The most powerful conventional bomb in the US arsenal exploded in a huge, fiery cloud on a Florida test range on Friday after being dropped by an Air Force cargo plane in the last developmental step for the nearly 11-tonne "mother of all bombs."
An MC-130E Combat Talon I dropped the 9,800kg satellite-guided GBU-43/B Massive Ordnance Air Blast Bomb, or MOAB, over the test range at Eglin Air Force Base in northwestern Florida, said base spokesman Jake Swinson.
A plume of smoke rose more than 3km in the air and was visible 65km away in Pensacola, Florida.
"It looked like a big mushroom cloud filled with flames as it grew and grew and grew," Swinson said after the afternoon test.
"It was one of the most awesome spectacles I've seen," he said.
The Air Force called the test successful, saying the bomb separated cleanly from the aircraft with the help of a parachute at an altitude of 6,248m, glided 41 seconds to its target area and detonated as planned.
Officials said the bomb was developed in only nine weeks to be available for use this spring in the Iraq war, but commanders opted not to use it. Its only previous live test was on March 11, the week before the US-led invasion.
The MOAB, the most powerful non-nuclear US bomb, carries 8,482 kg of high explosives, detonating just above the ground when the tip of the 9.1m-long bomb hits the earth, Swinson said.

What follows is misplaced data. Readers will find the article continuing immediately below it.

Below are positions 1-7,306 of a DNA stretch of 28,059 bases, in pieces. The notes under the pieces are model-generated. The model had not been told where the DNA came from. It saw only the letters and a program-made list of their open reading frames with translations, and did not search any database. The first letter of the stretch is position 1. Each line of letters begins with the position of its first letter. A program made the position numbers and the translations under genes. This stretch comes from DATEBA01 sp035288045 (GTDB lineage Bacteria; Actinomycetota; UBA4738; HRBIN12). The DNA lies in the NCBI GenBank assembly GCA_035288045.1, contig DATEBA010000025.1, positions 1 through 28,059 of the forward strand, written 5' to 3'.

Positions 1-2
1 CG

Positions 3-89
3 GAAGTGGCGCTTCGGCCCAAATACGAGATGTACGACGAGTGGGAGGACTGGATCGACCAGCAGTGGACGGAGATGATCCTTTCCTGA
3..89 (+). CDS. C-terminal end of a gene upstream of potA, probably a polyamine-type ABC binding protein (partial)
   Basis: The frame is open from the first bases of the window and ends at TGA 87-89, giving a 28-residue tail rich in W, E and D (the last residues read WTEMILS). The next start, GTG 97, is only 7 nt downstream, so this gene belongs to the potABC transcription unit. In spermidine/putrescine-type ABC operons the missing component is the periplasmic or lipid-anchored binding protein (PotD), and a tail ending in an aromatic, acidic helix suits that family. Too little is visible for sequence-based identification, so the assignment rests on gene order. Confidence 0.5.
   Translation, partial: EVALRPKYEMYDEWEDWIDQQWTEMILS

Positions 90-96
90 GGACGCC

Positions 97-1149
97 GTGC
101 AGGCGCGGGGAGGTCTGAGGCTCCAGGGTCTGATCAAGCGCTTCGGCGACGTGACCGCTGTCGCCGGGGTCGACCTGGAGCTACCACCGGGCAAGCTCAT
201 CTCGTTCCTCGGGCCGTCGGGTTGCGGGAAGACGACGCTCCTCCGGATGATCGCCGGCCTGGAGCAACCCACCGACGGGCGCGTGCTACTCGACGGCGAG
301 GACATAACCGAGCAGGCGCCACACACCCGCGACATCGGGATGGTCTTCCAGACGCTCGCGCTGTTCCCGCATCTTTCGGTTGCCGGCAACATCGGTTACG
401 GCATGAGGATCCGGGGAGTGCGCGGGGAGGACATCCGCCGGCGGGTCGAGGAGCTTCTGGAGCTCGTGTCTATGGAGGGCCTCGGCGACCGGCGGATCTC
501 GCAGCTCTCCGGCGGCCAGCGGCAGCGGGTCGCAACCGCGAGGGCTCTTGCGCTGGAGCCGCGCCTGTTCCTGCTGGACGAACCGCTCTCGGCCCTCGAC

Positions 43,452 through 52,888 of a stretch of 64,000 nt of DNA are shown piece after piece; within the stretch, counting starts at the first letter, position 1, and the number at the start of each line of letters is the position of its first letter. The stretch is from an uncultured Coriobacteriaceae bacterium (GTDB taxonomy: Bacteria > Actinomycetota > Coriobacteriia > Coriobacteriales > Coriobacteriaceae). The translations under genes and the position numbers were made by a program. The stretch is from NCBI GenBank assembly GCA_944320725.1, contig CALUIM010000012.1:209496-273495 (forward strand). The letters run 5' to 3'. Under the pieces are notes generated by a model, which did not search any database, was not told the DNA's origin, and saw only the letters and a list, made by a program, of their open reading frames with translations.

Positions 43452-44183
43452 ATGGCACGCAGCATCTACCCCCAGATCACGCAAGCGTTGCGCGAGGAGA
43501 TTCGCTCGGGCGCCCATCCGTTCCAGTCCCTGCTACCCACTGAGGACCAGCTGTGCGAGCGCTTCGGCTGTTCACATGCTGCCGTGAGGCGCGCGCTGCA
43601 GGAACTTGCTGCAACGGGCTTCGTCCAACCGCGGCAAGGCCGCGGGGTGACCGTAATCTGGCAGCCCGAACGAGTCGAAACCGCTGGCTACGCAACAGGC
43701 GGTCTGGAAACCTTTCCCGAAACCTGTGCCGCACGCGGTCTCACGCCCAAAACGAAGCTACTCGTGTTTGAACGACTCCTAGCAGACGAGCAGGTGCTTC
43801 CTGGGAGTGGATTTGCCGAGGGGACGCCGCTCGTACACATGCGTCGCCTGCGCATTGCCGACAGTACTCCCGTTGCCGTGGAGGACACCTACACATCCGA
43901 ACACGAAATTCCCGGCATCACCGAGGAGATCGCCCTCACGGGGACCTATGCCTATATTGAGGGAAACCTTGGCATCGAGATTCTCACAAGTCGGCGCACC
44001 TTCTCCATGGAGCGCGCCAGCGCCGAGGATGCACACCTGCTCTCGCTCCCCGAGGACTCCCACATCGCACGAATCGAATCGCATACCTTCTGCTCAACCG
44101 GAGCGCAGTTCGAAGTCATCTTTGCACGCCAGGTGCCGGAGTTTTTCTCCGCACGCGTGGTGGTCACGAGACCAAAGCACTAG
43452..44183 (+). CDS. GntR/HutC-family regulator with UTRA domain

Swinson said the bomb was now available to US commanders, but said there were no immediate plans for it to go into production.
The US has had larger conventional bombs in the past but none in the current US arsenal is as big.
The MOAB is envisioned as a successor to BLU-82, the 6,800kg "Daisy Cutter."
The "Daisy Cutter" was used to clear helicopter landing areas in the Vietnam War and was used in the 1991 Gulf War and in 2001 in Afghanistan. In the latter two conflicts, US commanders used the "Daisy Cutter" partly for the psychological effect of such a massive blast.
Swinson said it was the last of four developmental tests for the MOAB -- nicknamed the "mother of all bombs" by some in the military. The two live tests were preceded by two inert tests.
Lynda Rutledge, MOAB program manager at Eglin, said there were minor modifications to the MOAB tested on Friday compared to the one detonated in March, adding that the latest test sought to give commanders a chance to understand how the big bomb performs, particularly relating to targeting.